• Load the book chapters into memory
    • Discover which preprocessors/backends should be used
  2. Run the preprocessors
  3. Call each backend in turn

Using mdbook as a Library

The mdbook binary is just a wrapper around the mdbook crate, exposing its functionality as a command-line program. As such it is quite easy to create your own programs which use mdbook internally, adding your own functionality (e.g. a custom preprocessor) or tweaking the build process.

The easiest way to find out how to use the mdbook crate is by looking at the API Docs. The top level documentation explains how one would use the MDBook type to load and build a book, while the config module gives a good explanation on the configuration system.

Preprocessors

A preprocessor is simply a bit of code which gets run immediately after the book is loaded and before it gets rendered, allowing you to update and mutate the book. Possible use cases are:

  • Creating custom helpers like {{#include /path/to/file.md}}
  • Updating links so [some chapter](some_chapter.md) is automatically changed to [some chapter](some_chapter.html) for the HTML renderer
  • Substituting in latex-style expressions ($$ \frac{1}{3} $$) with their mathjax equivalents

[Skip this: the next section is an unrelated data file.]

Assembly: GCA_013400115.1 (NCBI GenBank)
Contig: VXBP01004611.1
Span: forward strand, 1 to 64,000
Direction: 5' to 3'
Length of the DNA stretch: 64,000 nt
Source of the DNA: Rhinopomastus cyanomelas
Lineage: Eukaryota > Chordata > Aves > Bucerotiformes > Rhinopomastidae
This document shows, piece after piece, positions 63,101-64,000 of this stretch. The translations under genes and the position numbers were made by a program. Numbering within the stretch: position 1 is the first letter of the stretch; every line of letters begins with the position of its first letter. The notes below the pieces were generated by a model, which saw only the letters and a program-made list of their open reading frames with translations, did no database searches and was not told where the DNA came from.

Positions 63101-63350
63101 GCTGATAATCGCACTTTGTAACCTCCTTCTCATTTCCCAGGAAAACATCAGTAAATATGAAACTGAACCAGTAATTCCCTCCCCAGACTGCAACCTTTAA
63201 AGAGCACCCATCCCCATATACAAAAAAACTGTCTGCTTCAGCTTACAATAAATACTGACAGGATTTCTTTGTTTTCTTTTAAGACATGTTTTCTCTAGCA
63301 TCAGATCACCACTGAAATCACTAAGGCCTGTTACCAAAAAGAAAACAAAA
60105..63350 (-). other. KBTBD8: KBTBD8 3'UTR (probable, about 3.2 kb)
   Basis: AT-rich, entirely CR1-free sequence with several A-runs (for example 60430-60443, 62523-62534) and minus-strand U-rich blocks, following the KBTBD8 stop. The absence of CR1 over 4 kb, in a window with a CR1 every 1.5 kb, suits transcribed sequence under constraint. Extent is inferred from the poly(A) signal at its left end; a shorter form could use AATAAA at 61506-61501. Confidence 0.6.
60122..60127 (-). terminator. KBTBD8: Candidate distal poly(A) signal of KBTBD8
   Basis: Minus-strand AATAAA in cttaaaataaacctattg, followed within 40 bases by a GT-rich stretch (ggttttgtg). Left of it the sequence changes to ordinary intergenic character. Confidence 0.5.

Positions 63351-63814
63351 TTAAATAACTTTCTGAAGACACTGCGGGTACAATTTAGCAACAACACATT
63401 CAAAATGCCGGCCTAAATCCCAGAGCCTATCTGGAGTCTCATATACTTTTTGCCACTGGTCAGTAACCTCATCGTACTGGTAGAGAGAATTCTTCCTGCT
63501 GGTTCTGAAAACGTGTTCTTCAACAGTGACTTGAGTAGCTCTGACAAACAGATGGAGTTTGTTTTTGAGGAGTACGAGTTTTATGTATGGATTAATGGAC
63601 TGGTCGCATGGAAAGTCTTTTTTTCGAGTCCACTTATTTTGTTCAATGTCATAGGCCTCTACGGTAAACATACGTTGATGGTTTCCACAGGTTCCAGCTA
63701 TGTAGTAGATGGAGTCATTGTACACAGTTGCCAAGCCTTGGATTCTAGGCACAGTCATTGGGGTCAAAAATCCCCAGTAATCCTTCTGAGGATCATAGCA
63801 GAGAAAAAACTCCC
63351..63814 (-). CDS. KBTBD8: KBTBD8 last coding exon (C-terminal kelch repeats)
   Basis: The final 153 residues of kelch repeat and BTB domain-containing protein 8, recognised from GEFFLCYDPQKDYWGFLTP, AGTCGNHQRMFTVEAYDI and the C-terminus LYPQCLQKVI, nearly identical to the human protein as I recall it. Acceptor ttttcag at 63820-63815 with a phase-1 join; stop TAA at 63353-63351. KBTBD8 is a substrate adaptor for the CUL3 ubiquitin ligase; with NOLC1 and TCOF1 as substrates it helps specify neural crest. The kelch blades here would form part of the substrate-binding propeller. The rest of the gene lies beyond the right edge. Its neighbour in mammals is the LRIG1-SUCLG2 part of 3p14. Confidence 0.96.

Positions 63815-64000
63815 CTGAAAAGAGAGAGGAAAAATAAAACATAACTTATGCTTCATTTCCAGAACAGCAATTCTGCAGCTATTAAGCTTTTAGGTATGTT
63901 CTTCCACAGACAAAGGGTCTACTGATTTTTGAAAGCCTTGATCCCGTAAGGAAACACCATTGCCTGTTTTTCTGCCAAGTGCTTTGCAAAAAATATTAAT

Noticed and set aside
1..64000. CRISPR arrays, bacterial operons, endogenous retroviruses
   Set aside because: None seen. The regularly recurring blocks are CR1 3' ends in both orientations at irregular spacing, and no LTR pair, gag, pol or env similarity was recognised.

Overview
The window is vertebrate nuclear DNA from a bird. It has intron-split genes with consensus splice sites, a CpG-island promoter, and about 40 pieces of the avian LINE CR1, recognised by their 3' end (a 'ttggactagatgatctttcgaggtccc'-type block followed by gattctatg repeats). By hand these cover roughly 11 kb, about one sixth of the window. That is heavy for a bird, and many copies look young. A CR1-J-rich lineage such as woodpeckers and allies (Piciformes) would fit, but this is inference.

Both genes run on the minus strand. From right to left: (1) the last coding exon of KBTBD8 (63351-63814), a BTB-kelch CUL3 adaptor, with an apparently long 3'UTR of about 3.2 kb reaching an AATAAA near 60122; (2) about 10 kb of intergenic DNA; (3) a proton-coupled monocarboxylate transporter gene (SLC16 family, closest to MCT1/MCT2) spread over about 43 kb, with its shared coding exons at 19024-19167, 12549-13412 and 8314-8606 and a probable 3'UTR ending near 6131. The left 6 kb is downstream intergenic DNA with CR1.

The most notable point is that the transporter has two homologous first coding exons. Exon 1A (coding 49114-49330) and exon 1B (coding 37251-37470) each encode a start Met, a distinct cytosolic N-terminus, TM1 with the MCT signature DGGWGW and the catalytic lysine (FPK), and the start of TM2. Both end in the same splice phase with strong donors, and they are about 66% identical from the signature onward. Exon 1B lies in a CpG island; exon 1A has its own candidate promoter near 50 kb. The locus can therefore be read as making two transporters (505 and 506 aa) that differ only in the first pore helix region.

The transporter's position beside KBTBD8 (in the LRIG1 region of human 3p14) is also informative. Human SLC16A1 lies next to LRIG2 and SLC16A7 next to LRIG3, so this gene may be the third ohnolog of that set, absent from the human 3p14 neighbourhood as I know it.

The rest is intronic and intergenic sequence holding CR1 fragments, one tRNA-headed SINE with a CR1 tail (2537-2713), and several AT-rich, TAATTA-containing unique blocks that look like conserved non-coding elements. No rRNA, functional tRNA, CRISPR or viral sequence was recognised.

Implementing a Preprocessor

A preprocessor is represented by the Preprocessor trait.


# #![allow(unused_variables)]
#fn main() {
pub trait Preprocessor {
    fn name(&self) -> &str;
    fn run(&self, ctx: &PreprocessorContext, book: &mut Book) -> Result<()>;
}
#}

Where the PreprocessorContext is defined as


# #![allow(unused_variables)]
#fn main() {
pub struct PreprocessorContext {
    pub root: PathBuf,
    pub config: Config,
}
#}

A complete Example

The magic happens within the run(...) method of the Preprocessor trait implementation.

As direct access to the chapters is not possible, you will probably end up iterating them using for_each_mut(...):


# #![allow(unused_variables)]
#fn main() {
book.for_each_mut(|item: &mut BookItem| {
    if let BookItem::Chapter(ref mut chapter) = *item {
      eprintln!("{}: processing chapter '{}'", self.name(), chapter.name);
      res = Some(
          match Deemphasize::remove_emphasis(&mut num_removed_items, chapter) {
              Ok(md) => {
                  chapter.content = md;
                  Ok(())
              }
              Err(err) => Err(err),
          },
      );
  }
});
#}

The chapter.content is just a markdown formatted string, and you will have to process it in some way. Even though it's entirely possible to implement some sort of manual find & replace operation, if that feels too unsafe you can use pulldown-cmark to parse the string into events and work on them instead.

Finally you can use pulldown-cmark-to-cmark to transform these events back to a string.